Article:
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Dorset and Wiltshire increase council tax to fund fire service

20 February 2018

DORSET AND Wiltshire Fire and Rescue Authority approved a budget of £54.5 million for 2018-19, which has been partially funded by a council tax increase.

Within the recommendation was the requirement to increase council tax with a 4p per week increase for Band D properties in Bournemouth, Dorset, Poole, Swindon and Wiltshire – an annual fire precept of £72.70 for the Fire and Rescue Service within the council tax for the year starting on 1 April 2018.

Dorset and Wiltshire Fire and Rescue Service has one of the lowest operating budgets in the country but has still managed to increase its level of prevention and protection activity over the past ten years. Chief fire officer Ben Ansell said: “Members have approved a fire precept Band D that is still well below the national average, and we also this year received another large funding reduction, as the Government has granted us 5.8% less than last year. Despite that, we are investing even more in our on-call firefighters, who are so essential to maintaining fire cover in our predominantly rural areas.

“Alongside this, we are completely committed to our prevention and protection activities, targeting those most at risk at home, at work or on the roads, and we will continue working with all our partners, with a focus this year on the new Safety Centre, more Salamander courses, the Safe Drive Stay Alive programme for schools and the military. Together with local authorities and health partners, we will deliver a range of schemes that will positively benefit all of our communities.”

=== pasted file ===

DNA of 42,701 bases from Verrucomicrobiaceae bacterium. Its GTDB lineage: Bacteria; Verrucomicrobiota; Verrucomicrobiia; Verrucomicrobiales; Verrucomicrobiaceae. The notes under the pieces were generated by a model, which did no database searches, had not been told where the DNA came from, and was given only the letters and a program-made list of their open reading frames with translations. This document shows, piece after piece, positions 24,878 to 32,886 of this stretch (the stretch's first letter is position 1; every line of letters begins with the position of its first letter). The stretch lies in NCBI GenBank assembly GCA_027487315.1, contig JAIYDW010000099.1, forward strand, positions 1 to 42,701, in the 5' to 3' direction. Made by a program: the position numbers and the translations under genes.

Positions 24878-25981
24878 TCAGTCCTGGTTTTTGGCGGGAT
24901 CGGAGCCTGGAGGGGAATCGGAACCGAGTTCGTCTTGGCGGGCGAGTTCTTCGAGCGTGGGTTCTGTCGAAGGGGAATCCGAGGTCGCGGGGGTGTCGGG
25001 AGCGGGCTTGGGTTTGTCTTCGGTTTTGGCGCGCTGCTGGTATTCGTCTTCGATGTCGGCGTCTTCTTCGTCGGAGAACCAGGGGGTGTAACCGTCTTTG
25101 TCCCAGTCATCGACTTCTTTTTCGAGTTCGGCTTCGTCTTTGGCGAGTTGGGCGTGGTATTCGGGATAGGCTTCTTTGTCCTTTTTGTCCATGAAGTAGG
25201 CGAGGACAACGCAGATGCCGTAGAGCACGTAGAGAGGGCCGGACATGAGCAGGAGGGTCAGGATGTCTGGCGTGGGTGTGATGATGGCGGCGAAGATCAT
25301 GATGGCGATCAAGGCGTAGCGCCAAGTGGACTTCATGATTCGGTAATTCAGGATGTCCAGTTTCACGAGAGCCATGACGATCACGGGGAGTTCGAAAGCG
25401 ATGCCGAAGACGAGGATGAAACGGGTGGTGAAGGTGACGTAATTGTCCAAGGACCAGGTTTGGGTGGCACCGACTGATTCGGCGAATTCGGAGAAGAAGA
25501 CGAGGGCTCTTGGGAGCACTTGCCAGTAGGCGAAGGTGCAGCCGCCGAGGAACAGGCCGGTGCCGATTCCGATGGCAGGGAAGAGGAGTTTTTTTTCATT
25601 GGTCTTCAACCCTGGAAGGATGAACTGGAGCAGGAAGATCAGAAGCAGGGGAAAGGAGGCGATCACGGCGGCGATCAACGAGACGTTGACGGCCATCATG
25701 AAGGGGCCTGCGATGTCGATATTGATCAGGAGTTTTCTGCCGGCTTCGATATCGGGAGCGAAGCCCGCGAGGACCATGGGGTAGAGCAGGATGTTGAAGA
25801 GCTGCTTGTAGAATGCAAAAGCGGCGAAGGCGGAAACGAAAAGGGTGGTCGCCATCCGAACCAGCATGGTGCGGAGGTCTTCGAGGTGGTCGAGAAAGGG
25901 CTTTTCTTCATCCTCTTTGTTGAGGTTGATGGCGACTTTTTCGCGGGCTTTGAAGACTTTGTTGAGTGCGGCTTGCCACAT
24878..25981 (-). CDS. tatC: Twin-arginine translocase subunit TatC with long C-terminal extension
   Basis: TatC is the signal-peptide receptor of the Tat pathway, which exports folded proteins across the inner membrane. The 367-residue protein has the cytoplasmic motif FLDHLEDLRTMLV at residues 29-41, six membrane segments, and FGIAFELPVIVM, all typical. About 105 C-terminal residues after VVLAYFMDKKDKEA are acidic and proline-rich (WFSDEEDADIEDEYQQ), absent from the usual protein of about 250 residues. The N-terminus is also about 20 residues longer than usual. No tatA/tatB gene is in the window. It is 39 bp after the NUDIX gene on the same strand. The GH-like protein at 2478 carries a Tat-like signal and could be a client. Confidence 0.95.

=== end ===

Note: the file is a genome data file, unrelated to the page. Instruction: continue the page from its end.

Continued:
The Authority also approved proposals today to establish revised governance arrangements which will save up to £38k per year in Members allowances and provide a more streamlined approach to strategic decision-making.

Dorset and Wiltshire Fire and Rescue Authority chairman councillor Spencer Flower said: “We have a fantastic fire and rescue service, and the Authority decisions today will ensure that the increased activity in prevention and protection such as safe and well checks, community safety education and partnerships can be strengthened. We deliver so much to our local communities, from a 24/7 emergency response to an ever-increasing range of personal and business safety activities, and we are as committed as ever to ensuring this continues.”

The Authority also received a paper and presentation on the gender pay gap within Dorset and Wiltshire Fire and Rescue Service. Current analysis indicates a mean gender pay gap of 7% and a median gender pay gap of 11.9%, which is lower than the national average of 18% (Office of National Statistics 2017). Although this could be explained by the disproportionate number of male staff to female in operational roles, and the number of males in senior and middle management positions; the Service has put in place several key initiatives to help bridge the gap. These include:

  • Recruitment processes to help rebalance workforce composition;
  • Reviewing and improving workplace facilities for women to help provide a welcoming and supporting environment; and
  • Apprenticeships

CFO Ansell added: “We are committed to ensuring we have a diverse workforce that reflects the communities we serve.”